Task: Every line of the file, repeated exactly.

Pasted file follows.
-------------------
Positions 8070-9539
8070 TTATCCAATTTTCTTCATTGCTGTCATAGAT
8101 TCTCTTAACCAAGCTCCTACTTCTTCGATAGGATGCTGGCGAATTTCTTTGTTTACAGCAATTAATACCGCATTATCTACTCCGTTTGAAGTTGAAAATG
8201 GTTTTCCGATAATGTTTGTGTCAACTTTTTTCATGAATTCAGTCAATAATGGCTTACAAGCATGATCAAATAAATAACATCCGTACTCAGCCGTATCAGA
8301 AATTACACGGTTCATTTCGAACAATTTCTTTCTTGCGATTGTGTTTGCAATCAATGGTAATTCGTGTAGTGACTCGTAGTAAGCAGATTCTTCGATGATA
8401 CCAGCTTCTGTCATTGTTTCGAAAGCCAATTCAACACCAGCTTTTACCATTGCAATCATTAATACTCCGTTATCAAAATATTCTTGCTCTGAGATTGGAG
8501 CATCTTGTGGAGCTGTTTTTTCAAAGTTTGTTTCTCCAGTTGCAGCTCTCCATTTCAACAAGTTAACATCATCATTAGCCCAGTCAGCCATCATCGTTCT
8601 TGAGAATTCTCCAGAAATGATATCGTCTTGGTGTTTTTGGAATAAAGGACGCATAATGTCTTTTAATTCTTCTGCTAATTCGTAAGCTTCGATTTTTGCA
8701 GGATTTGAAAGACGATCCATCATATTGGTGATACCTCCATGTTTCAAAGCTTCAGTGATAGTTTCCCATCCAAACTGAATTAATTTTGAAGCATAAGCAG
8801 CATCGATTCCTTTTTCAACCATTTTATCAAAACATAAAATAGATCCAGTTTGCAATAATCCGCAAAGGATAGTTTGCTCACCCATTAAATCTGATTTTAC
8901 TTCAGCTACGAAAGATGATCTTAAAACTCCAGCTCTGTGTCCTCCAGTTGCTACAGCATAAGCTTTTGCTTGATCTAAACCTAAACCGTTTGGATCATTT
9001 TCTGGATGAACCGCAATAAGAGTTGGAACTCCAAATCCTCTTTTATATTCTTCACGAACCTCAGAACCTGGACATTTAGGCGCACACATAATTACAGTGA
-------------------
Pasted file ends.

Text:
Positions 8070-9539
8070 TTATCCAATTTTCTTCATTGCTGTCATAGAT
8101 TCTCTTAACCAAGCTCCTACTTCTTCGATAGGATGCTGGCGAATTTCTTTGTTTACAGCAATTAATACCGCATTATCTACTCCGTTTGAAGTTGAAAATG
8201 GTTTTCCGATAATGTTTGTGTCAACTTTTTTCATGAATTCAGTCAATAATGGCTTACAAGCATGATCAAATAAATAACATCCGTACTCAGCCGTATCAGA
8301 AATTACACGGTTCATTTCGAACAATTTCTTTCTTGCGATTGTGTTTGCAATCAATGGTAATTCGTGTAGTGACTCGTAGTAAGCAGATTCTTCGATGATA
8401 CCAGCTTCTGTCATTGTTTCGAAAGCCAATTCAACACCAGCTTTTACCATTGCAATCATTAATACTCCGTTATCAAAATATTCTTGCTCTGAGATTGGAG
8501 CATCTTGTGGAGCTGTTTTTTCAAAGTTTGTTTCTCCAGTTGCAGCTCTCCATTTCAACAAGTTAACATCATCATTAGCCCAGTCAGCCATCATCGTTCT
8601 TGAGAATTCTCCAGAAATGATATCGTCTTGGTGTTTTTGGAATAAAGGACGCATAATGTCTTTTAATTCTTCTGCTAATTCGTAAGCTTCGATTTTTGCA
8701 GGATTTGAAAGACGATCCATCATATTGGTGATACCTCCATGTTTCAAAGCTTCAGTGATAGTTTCCCATCCAAACTGAATTAATTTTGAAGCATAAGCAG
8801 CATCGATTCCTTTTTCAACCATTTTATCAAAACATAAAATAGATCCAGTTTGCAATAATCCGCAAAGGATAGTTTGCTCACCCATTAAATCTGATTTTAC
8901 TTCAGCTACGAAAGATGATCTTAAAACTCCAGCTCTGTGTCCTCCAGTTGCTACAGCATAAGCTTTTGCTTGATCTAAACCTAAACCGTTTGGATCATTT
9001 TCTGGATGAACCGCAATAAGAGTTGGAACTCCAAATCCTCTTTTATATTCTTCACGAACCTCAGAACCTGGACATTTAGGCGCACACATAATTACAGTGA